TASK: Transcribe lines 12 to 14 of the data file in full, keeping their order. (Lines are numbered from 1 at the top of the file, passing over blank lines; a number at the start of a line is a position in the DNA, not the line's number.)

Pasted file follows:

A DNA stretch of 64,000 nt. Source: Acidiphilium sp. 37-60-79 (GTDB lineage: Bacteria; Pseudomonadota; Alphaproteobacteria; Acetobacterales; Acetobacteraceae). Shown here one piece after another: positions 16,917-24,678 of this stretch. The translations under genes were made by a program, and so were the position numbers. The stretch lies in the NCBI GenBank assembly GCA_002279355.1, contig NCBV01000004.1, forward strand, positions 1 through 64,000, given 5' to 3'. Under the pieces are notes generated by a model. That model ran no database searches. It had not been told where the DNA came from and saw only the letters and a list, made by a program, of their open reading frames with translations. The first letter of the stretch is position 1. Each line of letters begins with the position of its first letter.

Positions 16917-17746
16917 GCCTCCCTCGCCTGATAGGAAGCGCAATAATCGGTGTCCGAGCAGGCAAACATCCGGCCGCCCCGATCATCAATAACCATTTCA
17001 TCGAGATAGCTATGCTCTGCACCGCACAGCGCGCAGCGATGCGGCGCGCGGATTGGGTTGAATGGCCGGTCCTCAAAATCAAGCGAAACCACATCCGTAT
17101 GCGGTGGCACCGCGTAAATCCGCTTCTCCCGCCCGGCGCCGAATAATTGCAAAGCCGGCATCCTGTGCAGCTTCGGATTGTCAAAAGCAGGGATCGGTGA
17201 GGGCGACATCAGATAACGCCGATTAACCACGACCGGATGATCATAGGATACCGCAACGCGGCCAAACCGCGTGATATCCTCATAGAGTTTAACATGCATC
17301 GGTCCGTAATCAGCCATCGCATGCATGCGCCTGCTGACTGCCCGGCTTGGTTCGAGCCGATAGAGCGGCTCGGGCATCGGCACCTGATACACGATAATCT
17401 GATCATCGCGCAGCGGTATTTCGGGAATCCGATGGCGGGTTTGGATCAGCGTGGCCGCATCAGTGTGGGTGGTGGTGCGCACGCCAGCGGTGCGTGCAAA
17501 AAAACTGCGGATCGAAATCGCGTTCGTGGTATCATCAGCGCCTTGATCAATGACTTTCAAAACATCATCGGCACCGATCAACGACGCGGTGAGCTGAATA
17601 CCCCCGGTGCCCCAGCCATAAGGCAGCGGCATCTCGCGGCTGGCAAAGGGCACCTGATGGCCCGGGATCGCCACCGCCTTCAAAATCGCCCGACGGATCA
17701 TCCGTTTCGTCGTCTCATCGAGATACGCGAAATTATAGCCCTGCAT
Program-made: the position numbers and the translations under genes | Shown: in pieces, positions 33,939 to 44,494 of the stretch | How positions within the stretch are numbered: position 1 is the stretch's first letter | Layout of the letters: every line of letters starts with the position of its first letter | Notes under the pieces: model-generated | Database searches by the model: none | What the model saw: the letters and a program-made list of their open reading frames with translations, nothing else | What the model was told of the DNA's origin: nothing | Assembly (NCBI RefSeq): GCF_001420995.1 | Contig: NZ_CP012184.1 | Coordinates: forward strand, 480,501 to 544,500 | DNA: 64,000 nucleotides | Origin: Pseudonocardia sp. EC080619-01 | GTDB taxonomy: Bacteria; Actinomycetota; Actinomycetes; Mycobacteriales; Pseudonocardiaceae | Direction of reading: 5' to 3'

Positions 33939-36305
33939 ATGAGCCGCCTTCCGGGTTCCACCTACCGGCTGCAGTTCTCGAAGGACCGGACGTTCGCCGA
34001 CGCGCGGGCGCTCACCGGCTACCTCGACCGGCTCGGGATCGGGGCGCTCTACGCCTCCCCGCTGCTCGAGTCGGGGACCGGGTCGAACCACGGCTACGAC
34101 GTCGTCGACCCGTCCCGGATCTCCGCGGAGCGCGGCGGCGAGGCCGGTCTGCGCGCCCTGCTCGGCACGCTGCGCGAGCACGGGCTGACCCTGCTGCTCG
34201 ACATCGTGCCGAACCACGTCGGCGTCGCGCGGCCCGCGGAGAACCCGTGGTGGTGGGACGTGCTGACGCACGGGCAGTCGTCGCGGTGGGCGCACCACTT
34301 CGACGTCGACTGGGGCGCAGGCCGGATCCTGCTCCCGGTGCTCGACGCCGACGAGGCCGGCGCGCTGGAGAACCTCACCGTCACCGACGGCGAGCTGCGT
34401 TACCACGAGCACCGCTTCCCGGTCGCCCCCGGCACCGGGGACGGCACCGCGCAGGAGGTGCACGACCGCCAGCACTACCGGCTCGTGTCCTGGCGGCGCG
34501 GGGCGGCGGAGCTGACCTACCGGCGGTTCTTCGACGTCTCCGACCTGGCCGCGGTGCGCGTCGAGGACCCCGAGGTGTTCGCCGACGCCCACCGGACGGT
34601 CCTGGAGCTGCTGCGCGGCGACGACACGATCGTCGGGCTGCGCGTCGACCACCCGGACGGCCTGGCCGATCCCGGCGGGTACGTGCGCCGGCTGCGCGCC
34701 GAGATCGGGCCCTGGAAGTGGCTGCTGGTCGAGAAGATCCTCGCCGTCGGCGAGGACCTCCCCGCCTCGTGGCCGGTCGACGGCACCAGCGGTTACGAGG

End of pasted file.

Program-made: the position numbers and the translations under genes | Shown: in pieces, positions 33,939 to 44,494 of the stretch | How positions within the stretch are numbered: position 1 is the stretch's first letter | Layout of the letters: every line of letters starts with the position of its first letter | Notes under the pieces: model-generated | Database searches by the model: none | What the model saw: the letters and a program-made list of their open reading frames with translations, nothing else | What the model was told of the DNA's origin: nothing | Assembly (NCBI RefSeq): GCF_001420995.1 | Contig: NZ_CP012184.1 | Coordinates: forward strand, 480,501 to 544,500 | DNA: 64,000 nucleotides | Origin: Pseudonocardia sp. EC080619-01 | GTDB taxonomy: Bacteria; Actinomycetota; Actinomycetes; Mycobacteriales; Pseudonocardiaceae | Direction of reading: 5' to 3'

Positions 33939-36305
33939 ATGAGCCGCCTTCCGGGTTCCACCTACCGGCTGCAGTTCTCGAAGGACCGGACGTTCGCCGA